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In PUBLIC HEALTH Vol. 145 (pp. 39-44). W B SAUNDERS CO LTD. doi:10.1016/j.puhe.12.031, 2017.
Abstract The 2015 earthquake in Nepal killed over 8000 people, injured more than 21,000 and displaced a further 2 million. One year later, a national workshop was organized with various Nepali stakeholders involved in the response to the earthquake. The workshop provided participants an opportunity to reflect on their experiences and sought to learn lessons from the disaster.
Steps Towards Alcohol Misuse Prevention Programme (STAMPP): A school- and community-based cluster randomised controlled trial.
Professor Harry Sumnall, Ashley Agus, Jon Cole, Paul Doherty, David Foxcroft, Séamus Harvey, Andrew Percy
Public Health Research, 2017.
Abstract: Alcohol use in young people remains a public health concern, with adverse impacts on outcomes such as health, well-being, education and relationships.
Does continuous trusted adult support in childhood impart life-course resilience against adverse childhood experiences – a retrospective study on adult health-harming behaviours and mental well-being.
BMC PSYCHIATRY, 17, 12 pages. doi:10.1186/s12888-017-1260-z, 2017.
Abstract: Adverse childhood experiences (ACEs) including child abuse and household problems (e.g. domestic violence) increase risks of poor health and mental well-being in adulthood. Factors such as having access to a trusted adult as a child may impart resilience against developing such negative outcomes. How much childhood adversity is mitigated by such resilience is poorly quantified. Here we test if access to a trusted adult in childhood is associated with reduced impacts of ACEs on adoption of health-harming behaviours and lower mental well-being in adults.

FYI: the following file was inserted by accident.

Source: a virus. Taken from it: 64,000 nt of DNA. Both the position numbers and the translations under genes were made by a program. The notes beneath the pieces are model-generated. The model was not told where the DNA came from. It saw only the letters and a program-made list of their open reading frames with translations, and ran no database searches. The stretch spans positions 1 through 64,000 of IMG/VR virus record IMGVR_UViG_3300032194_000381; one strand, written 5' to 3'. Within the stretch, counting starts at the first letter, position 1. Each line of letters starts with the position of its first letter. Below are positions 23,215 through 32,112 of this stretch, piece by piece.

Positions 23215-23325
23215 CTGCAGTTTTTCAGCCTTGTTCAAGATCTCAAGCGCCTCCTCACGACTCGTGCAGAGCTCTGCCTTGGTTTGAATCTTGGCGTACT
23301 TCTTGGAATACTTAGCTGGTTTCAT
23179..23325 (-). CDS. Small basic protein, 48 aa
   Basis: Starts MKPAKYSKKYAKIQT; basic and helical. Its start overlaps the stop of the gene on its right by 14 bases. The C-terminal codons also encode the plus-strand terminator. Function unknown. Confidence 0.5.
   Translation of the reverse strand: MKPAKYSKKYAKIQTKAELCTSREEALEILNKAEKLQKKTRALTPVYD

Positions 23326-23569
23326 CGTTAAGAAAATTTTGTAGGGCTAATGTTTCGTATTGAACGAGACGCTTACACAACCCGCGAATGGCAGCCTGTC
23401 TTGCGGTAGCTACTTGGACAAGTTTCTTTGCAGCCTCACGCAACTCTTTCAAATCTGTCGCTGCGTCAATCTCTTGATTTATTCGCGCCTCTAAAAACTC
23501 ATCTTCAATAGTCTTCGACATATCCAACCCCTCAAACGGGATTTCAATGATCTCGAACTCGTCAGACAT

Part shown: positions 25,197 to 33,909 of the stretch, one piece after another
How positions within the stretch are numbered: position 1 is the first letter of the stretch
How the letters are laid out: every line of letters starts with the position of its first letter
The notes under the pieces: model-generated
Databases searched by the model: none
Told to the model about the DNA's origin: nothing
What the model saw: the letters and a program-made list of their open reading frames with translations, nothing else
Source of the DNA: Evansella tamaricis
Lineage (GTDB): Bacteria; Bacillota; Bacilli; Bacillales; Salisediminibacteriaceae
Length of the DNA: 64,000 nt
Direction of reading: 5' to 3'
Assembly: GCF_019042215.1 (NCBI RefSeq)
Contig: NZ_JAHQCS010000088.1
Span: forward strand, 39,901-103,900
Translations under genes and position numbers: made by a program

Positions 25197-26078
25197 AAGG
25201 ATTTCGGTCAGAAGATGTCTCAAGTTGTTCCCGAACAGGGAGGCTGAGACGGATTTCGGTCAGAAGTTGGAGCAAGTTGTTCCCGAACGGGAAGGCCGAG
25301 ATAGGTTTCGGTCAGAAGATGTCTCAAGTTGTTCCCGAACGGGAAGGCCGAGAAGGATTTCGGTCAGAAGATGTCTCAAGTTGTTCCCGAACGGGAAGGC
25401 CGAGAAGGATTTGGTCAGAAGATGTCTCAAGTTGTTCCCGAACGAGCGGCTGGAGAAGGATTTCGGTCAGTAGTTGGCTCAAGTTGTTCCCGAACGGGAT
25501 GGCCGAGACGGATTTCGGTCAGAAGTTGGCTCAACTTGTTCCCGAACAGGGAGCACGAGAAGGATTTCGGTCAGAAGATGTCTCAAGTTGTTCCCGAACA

Pramod Regmi, Folashade Alloh, Puspa Pant, Professor Padam Simkhada, Edwin van Teijlingen
ELSEVIER SCIENCE INC, 360 PARK AVE SOUTH, NEW YORK, NY 10010-1710 USA, 904-905, 2017.
Prevalence and risk factors for hepatitis C viral infection amongst a cohort of irish drug users attending a drug treatment centre for agonist opioid treatment (AOT).
Professor Marie Claire Van Hout, David Keegan, Des Crowley, E Laird
Heroin Addiction and Related Clinical Problems, 19(1), 47-56., 2017.
Abstract Background: Injecting drug use (IDU) is a major driver of the European hepatitis C virus (HCV) epidemic. National data on prevalence of HCV amongst Irish drug users remains confined to certain treatment sites and prison settings. Aim: To examine the prevalence of HCV infection and risk factors associated with infection among the 228 patients attending agonist opioid treatment (AOT) in a clinic in Dublin. Methods: A retrospective cross-sectional study was conducted using data collected from Health Research Board (HRB) forms and standardised written and electronic assessment forms routinely completed on treatment initiation. Results: The prevalence of HCV infection was 63.6% (n= 145) with no significant gender difference (p=0.717). Patients who were infected with HCV were older than those uninfected (41.1 ± 7.5 years versus 37.5 ± 8.5 years; p = 0.001), with prevalence significantly lower in younger adults (p=0.002). Multivariate analysis identified age of first drug use (p=0.002) and first injection (p=0.001), type of first drug used; cannabis (p=0.015), heroin (p=0.014) and cocaine (p=0.018) and early age of AOT entry (p=0.001) as the most significant risk factors for HCV infection in this cohort. Those with no IDU had decreased odds of being HCV positive by 91.1%. Conclusion: Data for this Irish sample indicates high prevalence of HCV infection, and the need to consider age of first drug onset and injecting use, particular drug types and earlier commencement of AOT to inform targeted HCV treatment and prevention interventions in Ireland. Prevalence and risk factors for hepatitis C viral infection amongst a cohort of irish drug users attending a drug treatment centre for agonist opioid treatment (AOT). Available from: https://www.researchgate.net/publication/316507784_Prevalence_and_risk_factors_for_hepatitis_C_viral_infection_amongst_a_cohort_of_irish_drug_users_attending_a_drug_treatment_centre_for_agonist_opioid_treatment_AOT [accessed Nov 29 2017].